Hosted by Lockheed Martin Australia, in partnership with the Australian Strategic Policy Institute and the Space Industry Association of Australia, the Securing Australia's Space Industry Forum 2017 explored key opportunities and challenges for the realisation of a national space agency, the formation of which was announced by the federal government during the recent International Astronautical Congress in Adelaide.
Rod Drury, managing director, Lockheed Martin Australia Space Systems Company and key speaker at the forum reaffirmed Lockheed Martin’s commitment to facilitating formative, high-level discussions between industry, government and academia in support of realising a national space agency for Australia.
"The government’s announcement of a national space agency that will provide clear, consistent leadership on space was resoundingly welcomed by Australia’s space community," Drury said.
"It is critical that Australian industry, government and academia work together to ensure that agency has the capabilities and capacity necessary to support the sustainable growth of our burgeoning space industry by advancing technology innovations and furthering scientific discovery."
Defence Connect sat down with Drury at IAC2017 to discuss the company's plans for expanding its footprint in the Australian space industry, with Drury flagging increased opportunities in space awareness, IT network management and the collection and collation of data by various space-based sensors.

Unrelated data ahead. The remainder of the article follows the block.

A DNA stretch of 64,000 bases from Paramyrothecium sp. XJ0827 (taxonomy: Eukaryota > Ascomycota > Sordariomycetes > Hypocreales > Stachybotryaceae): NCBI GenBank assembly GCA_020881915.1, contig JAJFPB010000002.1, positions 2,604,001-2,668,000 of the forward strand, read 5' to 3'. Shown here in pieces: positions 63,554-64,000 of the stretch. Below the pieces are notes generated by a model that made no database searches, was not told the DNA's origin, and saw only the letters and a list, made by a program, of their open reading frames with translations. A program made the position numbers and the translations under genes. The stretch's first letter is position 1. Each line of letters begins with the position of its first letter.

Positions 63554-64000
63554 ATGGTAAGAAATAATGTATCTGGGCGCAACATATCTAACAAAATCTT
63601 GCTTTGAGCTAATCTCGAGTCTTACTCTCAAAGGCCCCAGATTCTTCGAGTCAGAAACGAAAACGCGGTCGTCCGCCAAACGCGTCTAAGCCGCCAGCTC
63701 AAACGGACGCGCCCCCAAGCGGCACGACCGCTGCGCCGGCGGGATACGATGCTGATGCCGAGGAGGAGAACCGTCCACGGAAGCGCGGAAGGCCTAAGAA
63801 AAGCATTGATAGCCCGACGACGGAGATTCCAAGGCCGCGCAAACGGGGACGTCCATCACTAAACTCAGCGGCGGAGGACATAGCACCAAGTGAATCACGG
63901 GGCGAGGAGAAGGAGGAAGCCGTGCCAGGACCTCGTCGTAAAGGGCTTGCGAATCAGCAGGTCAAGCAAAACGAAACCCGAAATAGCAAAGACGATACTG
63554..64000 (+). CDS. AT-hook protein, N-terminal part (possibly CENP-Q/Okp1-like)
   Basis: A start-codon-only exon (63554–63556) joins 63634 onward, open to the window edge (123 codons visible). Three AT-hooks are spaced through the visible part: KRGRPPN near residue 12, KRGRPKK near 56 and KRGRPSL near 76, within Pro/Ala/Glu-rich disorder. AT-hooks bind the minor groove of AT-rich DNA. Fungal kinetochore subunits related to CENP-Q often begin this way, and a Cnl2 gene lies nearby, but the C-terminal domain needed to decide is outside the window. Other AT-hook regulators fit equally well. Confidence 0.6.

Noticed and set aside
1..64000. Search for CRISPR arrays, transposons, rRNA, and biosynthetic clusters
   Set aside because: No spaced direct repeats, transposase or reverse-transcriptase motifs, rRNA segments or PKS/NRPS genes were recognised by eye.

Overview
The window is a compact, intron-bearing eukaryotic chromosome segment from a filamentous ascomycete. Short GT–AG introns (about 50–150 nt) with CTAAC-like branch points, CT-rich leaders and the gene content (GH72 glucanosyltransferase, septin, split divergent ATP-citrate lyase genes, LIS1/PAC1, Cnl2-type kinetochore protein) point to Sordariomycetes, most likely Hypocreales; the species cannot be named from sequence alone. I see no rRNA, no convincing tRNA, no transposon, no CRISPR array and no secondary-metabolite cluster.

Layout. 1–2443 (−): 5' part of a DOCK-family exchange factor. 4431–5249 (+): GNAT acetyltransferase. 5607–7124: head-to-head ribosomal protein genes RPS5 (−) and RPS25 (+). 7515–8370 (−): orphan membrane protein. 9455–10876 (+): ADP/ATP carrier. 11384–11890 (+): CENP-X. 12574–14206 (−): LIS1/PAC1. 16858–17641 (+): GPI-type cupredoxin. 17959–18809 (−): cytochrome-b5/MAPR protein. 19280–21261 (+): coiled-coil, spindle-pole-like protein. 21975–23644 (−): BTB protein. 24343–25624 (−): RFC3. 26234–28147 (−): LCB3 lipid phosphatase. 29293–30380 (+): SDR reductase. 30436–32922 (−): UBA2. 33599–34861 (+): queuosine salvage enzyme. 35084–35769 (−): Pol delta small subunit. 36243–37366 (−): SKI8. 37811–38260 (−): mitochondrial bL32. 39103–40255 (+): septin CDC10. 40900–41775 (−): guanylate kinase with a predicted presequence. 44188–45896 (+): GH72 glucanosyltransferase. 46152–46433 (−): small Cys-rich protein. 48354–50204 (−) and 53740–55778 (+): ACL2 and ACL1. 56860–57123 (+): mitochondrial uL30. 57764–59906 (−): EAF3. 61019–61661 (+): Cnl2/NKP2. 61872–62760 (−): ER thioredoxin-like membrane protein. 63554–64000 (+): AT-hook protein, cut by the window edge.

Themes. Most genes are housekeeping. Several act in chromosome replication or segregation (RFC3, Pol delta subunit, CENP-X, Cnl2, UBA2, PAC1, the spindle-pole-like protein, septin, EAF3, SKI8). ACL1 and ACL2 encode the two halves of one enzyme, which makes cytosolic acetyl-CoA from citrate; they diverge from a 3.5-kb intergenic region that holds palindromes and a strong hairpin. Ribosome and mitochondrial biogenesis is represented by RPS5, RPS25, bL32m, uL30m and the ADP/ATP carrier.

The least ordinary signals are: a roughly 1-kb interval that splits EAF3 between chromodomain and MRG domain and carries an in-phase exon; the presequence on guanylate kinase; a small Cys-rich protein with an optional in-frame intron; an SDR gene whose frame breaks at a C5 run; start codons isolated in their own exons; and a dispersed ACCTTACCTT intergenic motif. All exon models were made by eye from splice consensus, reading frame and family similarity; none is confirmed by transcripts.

"Lockheed Martin Space Systems Company has been active for about 20 years in Australia and we have a number of different products and services that we deliver today, ranging from the Uralla TT and C facility in northern NSW, where we monitor the health of various spacecraft and payloads, provision of services to the Australian Geospatial Organisation and other Defence related activities," said Drury.
"The direction LM is currently headed is based on our combination of our current projects and our future plans for investing in a number of R&D activities with several Australian universities and small-medium enterprises."
Their investment in locally generated ground-based space situational awareness (SSA) capabilities will see Lockheed Martin and its Australian SME partner Electro Optic Systems collect, collate and deliver SSA data that is more precise and more accurate than currently available through commercial sources.
"The SSA sensors will collect very high-end, very precise, ground-based space situational awareness data and our business model is to make that data available to either government or commercial customers," Drury explained.
"Potentially, should the business case conditions exist, then we would further develop the SSA network so that we have a number of those sensor nodes in various locations – all contributing very unique and accurate data, and we believe that there is significant demand for that data service."
Lockheed Martin is also currently working with the Geoscience Australia to undertake a test bed project to prove their satellite-based augmentation systems (SBAS) – ultimately, the key outcome of this test program is to improve navigation signals for defence, government or commercial customers.
The Securing Australia’s Space Industry Forum 2017 featured a keynote from Dr Megan Clark AC, FTSE, chair of the Expert Reference Group, Space Industry Capability Review, followed by a panel discussion featuring some of Australia’s leading space industry commentators, including: Peter Jennings PSM, executive director of the Australian Strategic Policy Institute; Air Vice Marshal (Ret'd) Mark Skidmore AM, chairman of Skykraft; Michael Pakakis, director of the Victorian Space Science Education Centre; and Solange Cunin, founder and CEO of Cuberider.